rehabilitation, designers used the opportunity to upgrade the bridge instead of simply replacing it.
The new bridge is actually being constructed as two separate parallel bridges. The first was built adjacent to the old bridge and carried all of the traffic while the demolition of the old bridge and construction of the second occurred. Each new span carries three traffic lanes with generous shoulders and a 10-foot multi-use path for cyclists and pedestrians. Shaded observation points along the path provide opportunities to rest and enjoy panoramic views of Pensacola Bay. Recreational facilities on both shores of Pensacola Bay will feature boat launches, picnic areas, and free parking.
It is also 15-feet taller than the old span to allow for increased marine clearance. The new bridge will improve safety, solve the traffic congestion problem, decrease maintenance costs, and create a valuable community amenity.
Harry Nice Bridge:
Other communities without Florida type weather find different solutions to fit their unique needs. The Harry W. Nice/Thomas “Mac” Middleton Bridge is a vital link that spans the Potomac River between Newburg in Charles County, Maryland and Dahlgren in King George County, Virginia. It was built with just one lane in each direction in 1940. Last year, a contract was approved to replace the old bridge with a new four-lane bridge that includes several safety enhancements for bicyclists, including bicycle-friendly roadway joints and intelligent transportation system tools such as lighting and signage to notify drivers of nearby cyclists. The new bridge will also have higher clearance to accommodate larger Panamax ships beneath it.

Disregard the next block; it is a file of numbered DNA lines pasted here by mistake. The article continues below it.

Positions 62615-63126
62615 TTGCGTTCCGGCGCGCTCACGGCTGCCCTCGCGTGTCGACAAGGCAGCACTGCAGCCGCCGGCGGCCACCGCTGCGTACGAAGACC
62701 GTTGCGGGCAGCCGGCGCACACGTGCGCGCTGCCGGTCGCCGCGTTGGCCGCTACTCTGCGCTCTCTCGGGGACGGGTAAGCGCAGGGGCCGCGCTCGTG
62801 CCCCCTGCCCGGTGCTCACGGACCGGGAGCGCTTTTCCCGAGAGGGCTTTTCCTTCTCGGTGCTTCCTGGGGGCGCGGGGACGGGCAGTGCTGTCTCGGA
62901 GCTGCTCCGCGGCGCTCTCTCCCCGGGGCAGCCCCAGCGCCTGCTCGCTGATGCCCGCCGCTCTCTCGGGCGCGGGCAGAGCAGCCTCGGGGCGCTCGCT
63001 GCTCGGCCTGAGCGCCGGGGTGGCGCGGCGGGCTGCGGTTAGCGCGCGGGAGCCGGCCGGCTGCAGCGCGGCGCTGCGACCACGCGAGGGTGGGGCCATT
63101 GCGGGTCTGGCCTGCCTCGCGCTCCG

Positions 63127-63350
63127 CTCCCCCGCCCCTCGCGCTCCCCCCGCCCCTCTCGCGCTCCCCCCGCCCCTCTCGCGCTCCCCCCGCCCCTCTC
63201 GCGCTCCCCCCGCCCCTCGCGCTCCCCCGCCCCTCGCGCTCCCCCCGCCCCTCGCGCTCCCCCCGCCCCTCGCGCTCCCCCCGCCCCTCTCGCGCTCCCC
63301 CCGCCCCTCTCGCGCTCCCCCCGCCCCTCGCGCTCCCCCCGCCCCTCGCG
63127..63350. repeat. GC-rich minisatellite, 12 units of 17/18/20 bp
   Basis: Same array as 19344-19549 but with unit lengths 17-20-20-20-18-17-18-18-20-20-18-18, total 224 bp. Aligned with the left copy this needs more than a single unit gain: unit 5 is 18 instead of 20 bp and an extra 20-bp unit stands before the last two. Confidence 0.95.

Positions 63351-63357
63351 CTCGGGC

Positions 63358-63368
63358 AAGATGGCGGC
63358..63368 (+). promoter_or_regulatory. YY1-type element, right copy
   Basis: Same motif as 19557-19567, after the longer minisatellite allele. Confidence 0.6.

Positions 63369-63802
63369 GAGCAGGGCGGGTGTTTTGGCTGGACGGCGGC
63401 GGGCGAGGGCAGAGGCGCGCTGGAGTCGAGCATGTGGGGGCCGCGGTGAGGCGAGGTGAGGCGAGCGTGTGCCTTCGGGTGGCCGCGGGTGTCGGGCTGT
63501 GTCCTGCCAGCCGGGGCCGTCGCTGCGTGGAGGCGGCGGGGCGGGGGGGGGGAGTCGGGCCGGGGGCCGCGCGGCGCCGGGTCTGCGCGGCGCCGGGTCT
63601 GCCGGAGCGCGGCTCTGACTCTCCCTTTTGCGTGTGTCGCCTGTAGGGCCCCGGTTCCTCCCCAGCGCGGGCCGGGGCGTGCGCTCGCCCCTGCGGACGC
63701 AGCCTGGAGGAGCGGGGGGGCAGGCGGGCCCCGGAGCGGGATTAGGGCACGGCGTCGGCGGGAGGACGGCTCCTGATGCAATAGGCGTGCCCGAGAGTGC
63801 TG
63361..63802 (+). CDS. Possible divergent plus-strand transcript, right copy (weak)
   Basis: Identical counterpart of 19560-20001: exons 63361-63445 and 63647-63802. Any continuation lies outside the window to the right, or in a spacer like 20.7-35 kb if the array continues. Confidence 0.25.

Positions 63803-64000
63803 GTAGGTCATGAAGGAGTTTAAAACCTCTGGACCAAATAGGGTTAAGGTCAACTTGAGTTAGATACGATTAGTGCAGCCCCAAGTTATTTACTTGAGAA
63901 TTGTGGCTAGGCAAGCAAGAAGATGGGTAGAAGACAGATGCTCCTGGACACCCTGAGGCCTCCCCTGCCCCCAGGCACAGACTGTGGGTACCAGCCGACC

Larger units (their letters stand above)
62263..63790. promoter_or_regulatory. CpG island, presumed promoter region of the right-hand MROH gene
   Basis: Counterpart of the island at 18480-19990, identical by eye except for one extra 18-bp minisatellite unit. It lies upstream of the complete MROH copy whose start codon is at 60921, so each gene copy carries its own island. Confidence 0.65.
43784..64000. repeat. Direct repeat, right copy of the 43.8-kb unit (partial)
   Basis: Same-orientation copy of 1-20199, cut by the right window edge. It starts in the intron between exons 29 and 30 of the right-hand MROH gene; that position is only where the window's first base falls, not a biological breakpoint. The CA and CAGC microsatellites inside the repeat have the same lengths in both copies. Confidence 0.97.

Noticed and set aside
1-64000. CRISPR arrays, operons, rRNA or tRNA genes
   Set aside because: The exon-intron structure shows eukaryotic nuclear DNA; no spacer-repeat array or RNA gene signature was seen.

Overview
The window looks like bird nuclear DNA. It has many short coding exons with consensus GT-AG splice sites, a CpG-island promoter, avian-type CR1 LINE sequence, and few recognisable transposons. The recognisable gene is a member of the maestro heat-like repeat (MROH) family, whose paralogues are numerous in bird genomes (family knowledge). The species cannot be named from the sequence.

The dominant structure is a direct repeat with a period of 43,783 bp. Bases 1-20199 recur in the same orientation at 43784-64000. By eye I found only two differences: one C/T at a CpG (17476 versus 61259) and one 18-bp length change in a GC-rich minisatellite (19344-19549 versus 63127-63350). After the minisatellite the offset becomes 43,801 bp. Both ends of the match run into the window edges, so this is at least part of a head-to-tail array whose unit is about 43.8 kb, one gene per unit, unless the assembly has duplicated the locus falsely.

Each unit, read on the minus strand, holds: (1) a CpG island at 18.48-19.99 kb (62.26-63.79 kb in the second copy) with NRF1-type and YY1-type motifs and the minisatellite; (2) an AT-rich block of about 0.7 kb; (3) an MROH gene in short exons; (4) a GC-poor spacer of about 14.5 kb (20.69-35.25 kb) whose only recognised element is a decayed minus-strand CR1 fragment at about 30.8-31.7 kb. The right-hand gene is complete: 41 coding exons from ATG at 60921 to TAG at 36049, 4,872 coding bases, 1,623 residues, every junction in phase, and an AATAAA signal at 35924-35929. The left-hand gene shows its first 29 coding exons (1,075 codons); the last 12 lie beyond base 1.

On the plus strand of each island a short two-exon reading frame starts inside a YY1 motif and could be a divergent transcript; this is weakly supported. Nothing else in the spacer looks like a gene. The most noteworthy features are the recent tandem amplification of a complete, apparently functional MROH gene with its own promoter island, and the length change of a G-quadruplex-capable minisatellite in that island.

The I-4 Ultimate project in Florida is the 21-mile complete makeover of Interstate 4 (I-4) - from Universal Studios, through downtown Orlando and northward -and includes reconstructing 15 major interchanges and a staggering 140 bridges. The project replaces a 1960’s era interstate that is inadequate for the current traffic demands of this crucial trans-Florida gateway between Tampa and Daytona Beach. In May, two milestone ramp structures that serve the busiest portion of the project, were complete. The massive ramps that connect Interstate 4 (I-4) and S.R. 408 provide better and safer connectivity and improve the commutes for Central Florida drivers and those who visit or pass through.